Many Islamic scholars have pointed out that much of Saudi ‘morality’, that is the behaviour regulated by Sharia law and custom, is not corroborated by the Koran nor hadiths. It does not have authoritative references in Islamic theology but is based on social and cultural roots that go back to tribal life in the desert, and to Muhammad ‘Abd al-Wahhab. Because tribal unity and trust depended heavily on blood ties and proven kinship, it was particularly important to tightly regulate the procreative activities of their women. Hence the position of women in Saudi society today. In sociological terms this type of morality is more accurately called social mores, or cultural morality. In considering our relationship, as Westerners, to Saudi culture it is important to emphasize that their cultural morality was very different from our cultural morality, and these differences outweighed any shared concept of absolute or universal morality. Absolute morality has been described by Emmanuel Kant as a ‘categorical imperative’ so that “a behaviour is ethical only if it is universally beneficial.” One can find common elements of this type of shared morality in both cultures, for example prohibitions against incest and murder, but the gulf between our notions and practice of cultural morality was then, and probably remains today, too wide to bridge.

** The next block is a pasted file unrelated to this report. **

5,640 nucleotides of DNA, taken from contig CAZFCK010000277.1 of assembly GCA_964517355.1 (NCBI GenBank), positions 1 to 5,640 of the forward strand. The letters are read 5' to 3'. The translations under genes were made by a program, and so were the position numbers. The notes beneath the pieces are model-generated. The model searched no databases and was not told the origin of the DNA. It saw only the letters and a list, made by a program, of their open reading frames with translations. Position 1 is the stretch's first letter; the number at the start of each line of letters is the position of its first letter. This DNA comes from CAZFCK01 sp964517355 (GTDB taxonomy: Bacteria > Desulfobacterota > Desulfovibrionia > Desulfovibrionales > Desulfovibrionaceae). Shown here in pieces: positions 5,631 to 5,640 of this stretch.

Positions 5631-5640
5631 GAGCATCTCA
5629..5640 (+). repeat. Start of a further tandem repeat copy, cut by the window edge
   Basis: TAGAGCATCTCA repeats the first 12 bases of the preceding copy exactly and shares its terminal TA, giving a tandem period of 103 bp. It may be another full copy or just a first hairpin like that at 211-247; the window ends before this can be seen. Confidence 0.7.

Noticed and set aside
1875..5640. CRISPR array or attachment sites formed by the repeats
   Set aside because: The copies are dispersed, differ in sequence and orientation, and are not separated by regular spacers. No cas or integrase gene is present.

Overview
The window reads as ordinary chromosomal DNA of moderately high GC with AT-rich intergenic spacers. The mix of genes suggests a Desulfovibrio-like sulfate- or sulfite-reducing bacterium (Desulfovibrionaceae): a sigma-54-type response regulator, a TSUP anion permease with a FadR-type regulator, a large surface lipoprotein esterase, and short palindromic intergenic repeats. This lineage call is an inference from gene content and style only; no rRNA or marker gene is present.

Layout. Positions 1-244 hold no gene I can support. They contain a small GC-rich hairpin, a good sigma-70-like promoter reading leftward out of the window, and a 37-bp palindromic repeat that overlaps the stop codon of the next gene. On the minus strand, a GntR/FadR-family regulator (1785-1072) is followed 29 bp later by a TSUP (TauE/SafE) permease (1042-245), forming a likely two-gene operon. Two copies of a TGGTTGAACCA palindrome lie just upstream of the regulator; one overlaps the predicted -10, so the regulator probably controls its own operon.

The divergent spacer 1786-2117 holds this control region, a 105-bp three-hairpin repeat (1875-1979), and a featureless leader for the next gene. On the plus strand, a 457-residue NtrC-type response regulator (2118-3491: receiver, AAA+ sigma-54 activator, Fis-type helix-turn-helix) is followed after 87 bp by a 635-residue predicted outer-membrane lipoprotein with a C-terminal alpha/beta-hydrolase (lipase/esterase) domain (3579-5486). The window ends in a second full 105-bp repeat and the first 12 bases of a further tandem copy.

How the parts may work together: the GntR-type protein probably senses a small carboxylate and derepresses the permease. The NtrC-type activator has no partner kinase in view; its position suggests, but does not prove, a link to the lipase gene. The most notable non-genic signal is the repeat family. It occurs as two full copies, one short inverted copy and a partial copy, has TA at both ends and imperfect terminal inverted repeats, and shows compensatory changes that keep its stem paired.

Because Saudi Arabia, like all of the Gulf States, depended heavily on foreign workers, foreign influences on Saudi culture were a constant threat. There were two classes of foreign workers, westerners and non-westerners. Non-westerners from India, Pakistan, the Philippines and other third world countries composed the vast majority. These were the work force of Saudi Arabia: the oil field labourers, construction workers, gardeners, domestics and all the other jobs that a Saudi would never do. Their status was essentially that of indentured servants and some were treated like slaves. Control of this group did not much trouble the Saudi authorities; they were vulnerable on many fronts, had no privacy or protectors and no prestige. They were controlled with a heavy hand; minor infractions were severely punished and they were constantly harassed by the muttawa.
Western professionals, mainly in engineering, business and medicine, comprised a very small percentage of the total expatriate community. They were in an unusual and privileged position: badly needed, somewhat admired and generally protected from the methods of control most favored by the state. Because the western life-style was widely, though discreetly, admired they also posed the greatest threat to Saudi culture and religious authority. The Saudi solution was to isolate them in gated communities, called compounds, where they could carry on their own ways without being seen or heard.